Our Book-A-Like this week is all about outback living.
If you like a good Australian biography, then these two beauties are must-reads!
A Sunburnt Childhood by Toni Tapp Coutts:
Toni Tapp grew up on the massive Killarney Station, where her stepfather, Bill Tapp, was a cattle king. But there was no 'big house' here - Toni did not grow up in a large homestead. She lived in a shack that had no electricity and no running water. The oppressive climate of the Territory - either wet or dry - tested everyone. Fish were known to rain from the sky and sometimes good men drank too much and drowned trying to cross swollen rivers.
Toni grew up with the Aboriginal people who lived and worked on the station, and got into scrapes with her ever-increasing number of siblings. She loved where she grew up - she was happy on the land with her friends and family, observing the many characters who made up the community on Killarney. When she was sent to boarding school all she wanted to do was go back to the land she loved, despite the fact that her parents' marriage was struggling as Bill Tapp succumbed to drink and June Tapp refused to go under with him.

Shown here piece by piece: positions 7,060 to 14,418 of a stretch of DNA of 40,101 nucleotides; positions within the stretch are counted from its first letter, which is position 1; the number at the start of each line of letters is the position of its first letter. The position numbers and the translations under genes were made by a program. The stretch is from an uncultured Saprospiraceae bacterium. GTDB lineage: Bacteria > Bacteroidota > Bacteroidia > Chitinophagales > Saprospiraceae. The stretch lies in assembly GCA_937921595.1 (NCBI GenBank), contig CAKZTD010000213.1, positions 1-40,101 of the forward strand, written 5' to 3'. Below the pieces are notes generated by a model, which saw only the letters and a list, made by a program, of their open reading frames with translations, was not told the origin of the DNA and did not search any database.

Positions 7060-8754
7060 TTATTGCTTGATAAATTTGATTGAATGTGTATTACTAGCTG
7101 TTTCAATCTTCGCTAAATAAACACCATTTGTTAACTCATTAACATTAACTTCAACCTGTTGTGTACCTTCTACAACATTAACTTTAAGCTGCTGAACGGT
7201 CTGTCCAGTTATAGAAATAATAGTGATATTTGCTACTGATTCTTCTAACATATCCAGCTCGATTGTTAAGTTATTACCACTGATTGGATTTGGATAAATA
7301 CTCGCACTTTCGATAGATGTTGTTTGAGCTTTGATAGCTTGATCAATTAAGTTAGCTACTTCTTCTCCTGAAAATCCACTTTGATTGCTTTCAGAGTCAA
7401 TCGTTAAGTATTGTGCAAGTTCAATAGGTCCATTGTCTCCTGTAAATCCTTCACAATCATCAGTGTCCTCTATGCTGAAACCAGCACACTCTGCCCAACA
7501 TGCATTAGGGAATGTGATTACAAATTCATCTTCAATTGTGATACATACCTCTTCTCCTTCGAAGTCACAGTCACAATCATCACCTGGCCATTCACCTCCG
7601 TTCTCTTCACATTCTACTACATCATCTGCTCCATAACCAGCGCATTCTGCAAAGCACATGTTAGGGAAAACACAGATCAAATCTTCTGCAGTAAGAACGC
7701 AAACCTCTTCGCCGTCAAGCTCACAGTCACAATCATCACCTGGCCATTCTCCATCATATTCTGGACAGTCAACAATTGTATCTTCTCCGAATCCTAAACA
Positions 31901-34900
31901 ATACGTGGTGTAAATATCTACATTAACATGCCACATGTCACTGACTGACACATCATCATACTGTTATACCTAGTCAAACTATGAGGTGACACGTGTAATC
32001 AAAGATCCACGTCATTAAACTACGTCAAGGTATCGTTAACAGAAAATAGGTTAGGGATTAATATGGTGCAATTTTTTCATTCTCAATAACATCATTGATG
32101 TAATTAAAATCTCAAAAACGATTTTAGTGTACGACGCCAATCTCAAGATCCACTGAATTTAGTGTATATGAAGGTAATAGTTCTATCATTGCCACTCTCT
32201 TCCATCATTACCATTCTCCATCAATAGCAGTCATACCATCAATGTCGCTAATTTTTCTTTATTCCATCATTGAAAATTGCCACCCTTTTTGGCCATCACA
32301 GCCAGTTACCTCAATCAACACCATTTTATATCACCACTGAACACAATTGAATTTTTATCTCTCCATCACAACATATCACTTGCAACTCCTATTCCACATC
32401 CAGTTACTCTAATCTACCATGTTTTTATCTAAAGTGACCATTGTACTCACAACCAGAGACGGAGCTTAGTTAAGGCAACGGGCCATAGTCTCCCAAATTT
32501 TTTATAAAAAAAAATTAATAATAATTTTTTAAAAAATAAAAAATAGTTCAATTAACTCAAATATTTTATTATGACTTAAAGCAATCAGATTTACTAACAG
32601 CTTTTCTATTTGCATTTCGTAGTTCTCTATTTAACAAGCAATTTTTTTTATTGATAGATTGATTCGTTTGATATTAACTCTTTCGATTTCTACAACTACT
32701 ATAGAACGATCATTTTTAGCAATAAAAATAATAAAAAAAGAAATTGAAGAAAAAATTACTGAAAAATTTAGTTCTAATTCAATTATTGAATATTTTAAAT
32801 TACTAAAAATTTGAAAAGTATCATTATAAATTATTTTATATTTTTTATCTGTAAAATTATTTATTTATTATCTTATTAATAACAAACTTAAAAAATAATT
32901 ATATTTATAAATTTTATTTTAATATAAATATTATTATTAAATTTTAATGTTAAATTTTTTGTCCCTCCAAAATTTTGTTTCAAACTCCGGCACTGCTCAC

Toni's love of the natural world and of people alike has resulted in a tender portrait of a life that many people would consider tough. She brings vividly to the page a story seldom seen: a Territory childhood, with all its colour, characters and contradictions.
Diamonds and Dust by Sheryl McCorry:
Sheryl McCorry grew up in the outback carrying crocodiles to school for show and tell. When she was 18 her family moved to Broome, and it was the first time she'd ever used a telephone or seen a television.
A year later, only hours after being railroaded into marriage by a fast-talking Yank, Sheryl locked eyes with Bob McCorry, a drover and buffalo shooter. When her marriage ended after only a few months, they began a love affair that would last a lifetime and take them to the Kimberley's harshest frontiers.
Sheryl became the only woman in a team of stockmen. She soon learned how to run rogue bulls and to outsmart the neighbours in the toughest game of all – mustering cattle. The playing field was a million acres of unfenced, unmarked boundaries.
Sheryl went on to become the first woman in the Kimberley to run two million-acre cattle stations, but her life was not without its share of tragedy. Her story is an epic saga of life in one of the toughest and most beautiful terrains in Australia – a story of hardship, drought, joy and triumph.